The stay of proceedings is currently set to expire on March 7, with a hearing planned for March 5 to update the court on what progress Quadriga and its court-appointed monitor, Ernst & Young (EY), have made in their attempts to recover or otherwise raise $196 million – the total amount the exchange owes its users, according to various court filings.

It is possible that Quadriga and EY will file for an extension to the stay, though it is unclear whether Judge Wood will approve it.

Background

QuadrigaCX first hinted at signs of trouble last month, when it announced its founder and CEO, Gerald Cotten, died of complications from Crohn’s disease in December 2018.

The exchange later explained that Cotten was the only individual to know the private keys to Quadriga’s cold storage wallets, meaning no one could access $136 million in cryptocurrencies stored offline.

The exchange filed for creditor protection, giving it a brief reprieve to try to recover its missing cryptocurrencies, unlock a further $53 million in fiat held by payment processors and possibly even sell its trading platform.

So far, Quadriga has not had any success in recovering the frozen crypto, and even lost another 100 bitcoin earlier this month when it “inadvertently” sent them to cold wallets it cannot access. The exchange did not explain how this happened.

While blockchain analysis has hinted at some of the wallet addresses the exchange is using, neither Quadriga nor EY has confirmed which addresses actually belong to Quadriga.

Quadriga Fintech Solutions … by on Scribd.

 

Canadian law firms Miller Thomson and Cox & Palmer will represent as many as 115,000 customers of Canadian crypto exchange QuadrigaCX in the coming weeks.

Nova Scotia Supreme Court Judge Michael Wood ruled Tuesday that the firms would get the nod after nearly a week’s worth of deliberations.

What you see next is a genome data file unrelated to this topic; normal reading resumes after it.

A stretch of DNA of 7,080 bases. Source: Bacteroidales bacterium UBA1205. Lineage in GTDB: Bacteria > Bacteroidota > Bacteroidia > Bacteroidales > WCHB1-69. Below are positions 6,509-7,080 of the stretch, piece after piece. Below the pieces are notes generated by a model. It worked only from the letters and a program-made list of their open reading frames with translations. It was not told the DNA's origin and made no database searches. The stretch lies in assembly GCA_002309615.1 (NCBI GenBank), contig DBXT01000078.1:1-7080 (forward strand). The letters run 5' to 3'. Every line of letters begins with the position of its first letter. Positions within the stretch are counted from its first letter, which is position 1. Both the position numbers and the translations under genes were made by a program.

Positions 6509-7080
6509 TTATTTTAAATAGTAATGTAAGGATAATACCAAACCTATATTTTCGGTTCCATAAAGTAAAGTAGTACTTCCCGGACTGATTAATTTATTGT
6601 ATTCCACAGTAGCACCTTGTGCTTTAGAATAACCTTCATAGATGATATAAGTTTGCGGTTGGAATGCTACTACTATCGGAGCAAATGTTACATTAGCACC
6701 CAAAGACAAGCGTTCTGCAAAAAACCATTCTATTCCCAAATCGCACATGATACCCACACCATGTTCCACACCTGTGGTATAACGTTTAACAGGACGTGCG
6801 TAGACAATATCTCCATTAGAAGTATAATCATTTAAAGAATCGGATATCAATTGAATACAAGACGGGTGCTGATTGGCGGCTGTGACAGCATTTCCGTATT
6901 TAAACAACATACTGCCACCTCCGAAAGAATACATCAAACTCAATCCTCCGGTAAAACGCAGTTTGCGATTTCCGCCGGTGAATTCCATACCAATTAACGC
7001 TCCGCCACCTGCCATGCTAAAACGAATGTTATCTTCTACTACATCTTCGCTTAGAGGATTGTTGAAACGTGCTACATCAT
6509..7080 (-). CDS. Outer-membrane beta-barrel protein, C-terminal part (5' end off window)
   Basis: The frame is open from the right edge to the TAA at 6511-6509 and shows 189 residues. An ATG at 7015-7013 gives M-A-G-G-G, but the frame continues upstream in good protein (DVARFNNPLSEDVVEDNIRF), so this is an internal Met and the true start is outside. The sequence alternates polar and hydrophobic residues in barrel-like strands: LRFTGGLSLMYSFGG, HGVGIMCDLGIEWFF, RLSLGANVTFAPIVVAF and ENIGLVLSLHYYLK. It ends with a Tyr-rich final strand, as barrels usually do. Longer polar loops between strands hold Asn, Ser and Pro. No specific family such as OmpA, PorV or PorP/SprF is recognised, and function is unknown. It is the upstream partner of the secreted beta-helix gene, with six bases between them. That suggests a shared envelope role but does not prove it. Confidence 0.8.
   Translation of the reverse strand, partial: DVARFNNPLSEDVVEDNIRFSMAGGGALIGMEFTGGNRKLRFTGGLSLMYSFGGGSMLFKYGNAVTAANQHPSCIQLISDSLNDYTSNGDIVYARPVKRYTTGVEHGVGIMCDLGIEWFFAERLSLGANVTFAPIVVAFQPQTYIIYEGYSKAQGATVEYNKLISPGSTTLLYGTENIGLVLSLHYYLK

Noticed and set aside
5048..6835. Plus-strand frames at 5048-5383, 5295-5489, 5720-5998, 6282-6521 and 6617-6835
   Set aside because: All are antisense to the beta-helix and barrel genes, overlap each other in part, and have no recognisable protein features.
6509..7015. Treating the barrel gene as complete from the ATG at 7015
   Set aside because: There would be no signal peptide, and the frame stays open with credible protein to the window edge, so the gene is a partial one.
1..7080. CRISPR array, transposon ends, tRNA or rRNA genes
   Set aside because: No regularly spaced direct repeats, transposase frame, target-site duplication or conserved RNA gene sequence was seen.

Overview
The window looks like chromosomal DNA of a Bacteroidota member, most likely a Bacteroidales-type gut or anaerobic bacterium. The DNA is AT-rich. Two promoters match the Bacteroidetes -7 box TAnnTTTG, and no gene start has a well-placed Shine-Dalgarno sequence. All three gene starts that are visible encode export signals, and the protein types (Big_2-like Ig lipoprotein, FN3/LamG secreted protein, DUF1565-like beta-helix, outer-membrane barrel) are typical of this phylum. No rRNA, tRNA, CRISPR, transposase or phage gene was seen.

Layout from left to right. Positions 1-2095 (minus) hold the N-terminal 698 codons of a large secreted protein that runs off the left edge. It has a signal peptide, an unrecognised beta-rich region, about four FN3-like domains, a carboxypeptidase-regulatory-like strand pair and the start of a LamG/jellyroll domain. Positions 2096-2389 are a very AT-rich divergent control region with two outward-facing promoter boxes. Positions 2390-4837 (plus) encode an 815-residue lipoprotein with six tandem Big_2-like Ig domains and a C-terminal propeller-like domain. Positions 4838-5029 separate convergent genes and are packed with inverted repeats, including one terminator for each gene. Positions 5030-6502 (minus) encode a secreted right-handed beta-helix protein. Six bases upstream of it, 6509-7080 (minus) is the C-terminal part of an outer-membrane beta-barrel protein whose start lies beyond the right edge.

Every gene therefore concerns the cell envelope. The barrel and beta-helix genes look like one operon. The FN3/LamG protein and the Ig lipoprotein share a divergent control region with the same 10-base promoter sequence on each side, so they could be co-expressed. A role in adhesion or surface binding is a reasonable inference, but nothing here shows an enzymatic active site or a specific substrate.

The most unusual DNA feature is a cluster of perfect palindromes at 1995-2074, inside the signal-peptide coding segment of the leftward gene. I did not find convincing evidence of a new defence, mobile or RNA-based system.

The firms vied for the position against fellow Canadian law firms Bennett Jones/McInnes Cooper and Osler, Hoskin and Harcourt/Patterson Law during a hearing last week in Halifax.

In his ruling, Wood explained that both Miller Thomson and Cox & Palmer have “extensive insolvency and [Companies’ Creditors Arrangement Act] experience,” while Miller Thomson also has experience with cryptocurrency-related proceedings.

He also noted that the firms’ proposal was “thought out carefully with a view to minimizing costs.”

Miller Thomson is now tasked with collecting information about each of the possible creditors, including contact information and claim amounts. While the firms will not be immediately filing a class-action lawsuit due to a stay of proceedings granted at the beginning of the month, they can lay the groundworkfor any future lawsuit.

The stay of proceedings is currently set to expire on March 7, with a hearing planned for March 5 to update the court on what progress Quadriga and its court-appointed monitor, Ernst & Young (EY), have made in their attempts to recover or otherwise raise $196 million – the total amount the exchange owes its users, according to various court filings.

It is possible that Quadriga and EY will file for an extension to the stay, though it is unclear whether Judge Wood will approve it.

Background

QuadrigaCX first hinted at signs of trouble last month, when it announced its founder and CEO, Gerald Cotten, died of complications from Crohn’s disease in December 2018.

The exchange later explained that Cotten was the only individual to know the private keys to Quadriga’s cold storage wallets, meaning no one could access $136 million in cryptocurrencies stored offline.

The exchange filed for creditor protection, giving it a brief reprieve to try to recover its missing cryptocurrencies, unlock a further $53 million in fiat held by payment processors and possibly even sell its trading platform.

So far, Quadriga has not had any success in recovering the frozenrypto, and even lost another 100 bitcoin earlier this month when it “inadvertently” sent them to cold wallets it cannot access. The exchange did not explain how this happened.

While blockchain analysis has hinted at some of the wallet addresses the exchange is using, neither Quadriga nor EY has confirmed which addresses actually belong to Quadriga.

Quadriga Fintech Solutions … by on Scribd

 

.source:coindesk.